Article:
Archive for Friday, December 11, 2009

God Don’t Make No Junk! An interview with artist Kendra Marable

Lawrence artist Kendra Marable.

Lawrence artist Kendra Marable.

December 11, 2009

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A.D.D.

God Don't Make No Junk! An interview with Kendra Marable

Kendra Marable's mantra might as well be "God don't make no junk!" The Lawrence artist has an uncanny ability to find objects that surpass the realm of novelty. Such objects form the foundation for her new exhibit, "What Remains To Be Seen," a collection of distinct mixed media prints and wild shrines to a bygone era. Growing up on a farm in Minnesota bonded Marable to the land, food and culture around her — a connection that guides her as she hunts for "junk" across the Midwest. Along with her confessed love of all things sparkly, Marable divulges her psychic ability to find plastic fruit and more in this edition of A.D.D.

Kendra Marable's mantra might as well be "God don't make no junk!" The Lawrence artist has an uncanny ability to find objects that surpass the realm of novelty.

Such objects form the foundation for her new exhibit, "What Remains To Be Seen," a collection of distinct mixed media prints and wild shrines to a bygone era. Growing up on a farm in Minnesota bonded Marable to the land, food and culture around her — a connection that guides her as she hunts for "junk" across the Midwest.

Along with her confessed love of all things sparkly, Marable divulges her psychic ability to find plastic fruit and more in this edition of A.D.D.

"What Remains To Be Seen" opens Saturday and runs through Feb. 13.

Past Event
Opening: "What Remains To Be Seen," new works by Kendra Marable

  • When: Saturday, December 12, 2009, 6 p.m. to 9 p.m.
  • Where: Wonder Fair: Art Gallery & How!, 803 Mass. St., Lawrence
  • Cost: Free
  • More on this event....
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Artist Statement

All objects have a history. At one point there was an owner, an occasion, a meaning. They were someone’s. But then, a treasured birthstone necklace from a favorite uncle ends up at the bottom of a dusty box in the back of a barn. Two matching salt and pepper shakers having lived side by side for years, are separated forever; neither is shaken again. The rare family photograph survives the lives of all who impatiently sat still so long ago, only to end up at a junk store in a crowded drawer with dozens of unrelated strangers. All of these people once had names, identities, and personalities, their individuality now suspended as they all equally and simultaneously fade together. Is anyone, anywhere, missing them?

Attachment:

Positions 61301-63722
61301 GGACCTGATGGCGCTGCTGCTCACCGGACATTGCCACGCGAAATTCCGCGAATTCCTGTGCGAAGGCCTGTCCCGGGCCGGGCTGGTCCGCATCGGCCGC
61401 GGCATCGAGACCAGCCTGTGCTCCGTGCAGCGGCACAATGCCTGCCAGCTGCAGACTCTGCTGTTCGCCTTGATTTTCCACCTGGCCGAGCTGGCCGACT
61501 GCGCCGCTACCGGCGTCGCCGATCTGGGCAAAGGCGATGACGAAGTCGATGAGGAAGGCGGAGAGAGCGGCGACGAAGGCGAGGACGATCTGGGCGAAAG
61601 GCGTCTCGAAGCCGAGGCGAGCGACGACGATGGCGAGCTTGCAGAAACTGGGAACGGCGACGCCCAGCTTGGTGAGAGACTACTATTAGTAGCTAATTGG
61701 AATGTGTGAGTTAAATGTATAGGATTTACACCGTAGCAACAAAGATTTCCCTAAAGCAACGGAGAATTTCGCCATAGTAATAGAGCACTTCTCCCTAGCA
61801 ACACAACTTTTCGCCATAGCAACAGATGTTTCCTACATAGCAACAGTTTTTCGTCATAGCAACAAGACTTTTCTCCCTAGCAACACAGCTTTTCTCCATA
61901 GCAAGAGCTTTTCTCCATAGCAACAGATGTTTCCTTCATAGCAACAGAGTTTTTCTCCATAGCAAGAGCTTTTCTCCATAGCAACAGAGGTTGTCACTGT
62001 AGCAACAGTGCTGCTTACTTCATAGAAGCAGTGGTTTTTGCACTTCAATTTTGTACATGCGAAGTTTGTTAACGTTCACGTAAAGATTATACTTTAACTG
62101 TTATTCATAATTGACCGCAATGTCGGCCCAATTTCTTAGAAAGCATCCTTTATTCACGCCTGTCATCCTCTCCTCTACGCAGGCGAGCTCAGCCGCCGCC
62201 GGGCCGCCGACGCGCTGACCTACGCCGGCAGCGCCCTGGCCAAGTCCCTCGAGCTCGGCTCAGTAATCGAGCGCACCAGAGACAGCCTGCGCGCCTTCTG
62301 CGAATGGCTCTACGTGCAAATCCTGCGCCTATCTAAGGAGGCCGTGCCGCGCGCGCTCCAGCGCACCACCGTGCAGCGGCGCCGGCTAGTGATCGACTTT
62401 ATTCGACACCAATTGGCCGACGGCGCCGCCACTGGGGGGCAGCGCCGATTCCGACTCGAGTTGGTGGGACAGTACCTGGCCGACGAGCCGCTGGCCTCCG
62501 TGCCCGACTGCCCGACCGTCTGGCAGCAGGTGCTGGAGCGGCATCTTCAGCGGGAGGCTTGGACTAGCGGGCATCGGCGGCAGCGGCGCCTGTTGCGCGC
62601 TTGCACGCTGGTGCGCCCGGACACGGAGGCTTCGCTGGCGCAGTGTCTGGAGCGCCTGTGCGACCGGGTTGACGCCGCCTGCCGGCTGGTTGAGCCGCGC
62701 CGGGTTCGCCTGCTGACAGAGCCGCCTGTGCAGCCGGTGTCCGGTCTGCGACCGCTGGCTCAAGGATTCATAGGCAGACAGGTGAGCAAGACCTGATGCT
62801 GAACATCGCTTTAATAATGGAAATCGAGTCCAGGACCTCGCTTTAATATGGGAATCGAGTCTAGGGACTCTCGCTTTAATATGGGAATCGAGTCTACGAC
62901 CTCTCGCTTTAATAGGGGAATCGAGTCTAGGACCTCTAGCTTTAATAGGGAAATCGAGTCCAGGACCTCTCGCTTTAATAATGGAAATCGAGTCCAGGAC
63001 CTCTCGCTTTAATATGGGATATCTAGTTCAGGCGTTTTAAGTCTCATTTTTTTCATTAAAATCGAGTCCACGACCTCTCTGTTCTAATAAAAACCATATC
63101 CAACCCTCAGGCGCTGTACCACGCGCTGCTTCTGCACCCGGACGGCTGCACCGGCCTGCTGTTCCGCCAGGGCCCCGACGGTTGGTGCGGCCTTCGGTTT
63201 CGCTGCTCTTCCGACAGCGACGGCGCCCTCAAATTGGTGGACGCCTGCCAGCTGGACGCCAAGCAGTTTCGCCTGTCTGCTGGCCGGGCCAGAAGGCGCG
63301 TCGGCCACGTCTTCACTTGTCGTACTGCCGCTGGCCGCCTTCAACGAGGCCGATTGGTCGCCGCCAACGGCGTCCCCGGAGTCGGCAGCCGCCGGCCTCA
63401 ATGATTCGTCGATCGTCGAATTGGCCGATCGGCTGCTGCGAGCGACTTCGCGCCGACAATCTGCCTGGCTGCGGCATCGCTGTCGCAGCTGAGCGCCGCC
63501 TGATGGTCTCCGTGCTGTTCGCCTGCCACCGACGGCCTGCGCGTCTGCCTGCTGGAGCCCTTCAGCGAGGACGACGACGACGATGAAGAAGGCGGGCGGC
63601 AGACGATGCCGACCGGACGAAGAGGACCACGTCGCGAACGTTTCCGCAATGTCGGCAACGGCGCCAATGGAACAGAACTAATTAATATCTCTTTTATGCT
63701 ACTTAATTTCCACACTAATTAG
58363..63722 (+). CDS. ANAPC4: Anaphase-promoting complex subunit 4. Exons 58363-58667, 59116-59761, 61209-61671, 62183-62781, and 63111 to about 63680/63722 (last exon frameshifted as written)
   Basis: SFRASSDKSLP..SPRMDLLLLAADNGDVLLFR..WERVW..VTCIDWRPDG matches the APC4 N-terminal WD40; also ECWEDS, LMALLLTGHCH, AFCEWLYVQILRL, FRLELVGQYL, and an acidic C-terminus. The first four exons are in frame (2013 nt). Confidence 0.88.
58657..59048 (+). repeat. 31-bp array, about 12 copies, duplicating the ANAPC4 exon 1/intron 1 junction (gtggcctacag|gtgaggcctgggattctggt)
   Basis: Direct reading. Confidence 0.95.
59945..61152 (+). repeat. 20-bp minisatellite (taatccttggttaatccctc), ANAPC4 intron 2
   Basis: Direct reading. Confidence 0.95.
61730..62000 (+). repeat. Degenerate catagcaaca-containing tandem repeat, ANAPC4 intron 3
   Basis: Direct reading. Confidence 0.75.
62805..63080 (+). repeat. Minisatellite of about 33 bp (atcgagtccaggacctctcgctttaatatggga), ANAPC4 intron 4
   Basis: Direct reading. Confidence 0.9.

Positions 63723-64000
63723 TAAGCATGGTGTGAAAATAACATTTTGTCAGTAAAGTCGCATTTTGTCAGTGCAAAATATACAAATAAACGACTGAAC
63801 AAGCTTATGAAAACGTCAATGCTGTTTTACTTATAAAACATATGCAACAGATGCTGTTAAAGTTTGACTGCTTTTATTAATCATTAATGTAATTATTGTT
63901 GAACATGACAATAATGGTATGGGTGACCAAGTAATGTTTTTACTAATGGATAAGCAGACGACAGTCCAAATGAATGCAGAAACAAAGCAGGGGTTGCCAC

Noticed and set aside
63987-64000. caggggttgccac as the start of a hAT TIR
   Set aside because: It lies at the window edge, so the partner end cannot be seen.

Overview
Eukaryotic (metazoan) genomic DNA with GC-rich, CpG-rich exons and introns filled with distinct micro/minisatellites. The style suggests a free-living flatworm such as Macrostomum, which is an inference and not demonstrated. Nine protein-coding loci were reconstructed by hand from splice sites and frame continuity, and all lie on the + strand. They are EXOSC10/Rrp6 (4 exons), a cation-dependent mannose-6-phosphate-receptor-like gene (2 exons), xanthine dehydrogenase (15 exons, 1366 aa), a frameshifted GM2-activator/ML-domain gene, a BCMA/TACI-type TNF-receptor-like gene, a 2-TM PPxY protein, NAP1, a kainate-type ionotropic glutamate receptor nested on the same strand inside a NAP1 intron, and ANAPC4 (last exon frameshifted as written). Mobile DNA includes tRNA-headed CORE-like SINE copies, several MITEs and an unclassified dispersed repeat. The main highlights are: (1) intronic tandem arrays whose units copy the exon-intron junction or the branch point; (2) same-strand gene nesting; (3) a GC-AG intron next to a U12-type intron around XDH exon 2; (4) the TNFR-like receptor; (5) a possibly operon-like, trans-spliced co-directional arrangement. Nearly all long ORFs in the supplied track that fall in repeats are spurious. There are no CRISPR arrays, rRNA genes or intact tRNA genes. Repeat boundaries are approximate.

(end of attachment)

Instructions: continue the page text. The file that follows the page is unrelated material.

I collect cabinet card photographs and daguerreotypes from the late 1800’s. The photographs offer few clues of personal identity. Enlarged archival prints of the photos on drawing paper become surfaces for creating a fictional allegory with pencil drawing and collage. Insects, tools, utinsels and other objects adorn the anonymous, speechless lives with speculation and invention.

I am moved by the way that found objects resonate, carrying messages and traces from other worlds or realms within them. I am the medium, setting the stage for stories and secrets to unravel, unfold, and reveal. Perfume bottles, bird nests, broken toys, religious icons, rusty spoons, feathers and teeth settle in together allowing their meaning to shift within the poetry of relation. I apply layers of paint, wallpaper, dirt, sequins and pigment to suggest the possibility that these things have lived before; perhaps now being rediscovered in an attic, basement or garage.

As I sift through evidence of life around me, I gather up a mixed media carnival, a crumpled bag of souvenirs that charts my own adventures and process of being. To glean from the world in this way tells where I have been. By collecting the experience and the evidence, I become both the collector, and the collection... accumulating what remains to be seen — Kendra Marable, kendramarable.com

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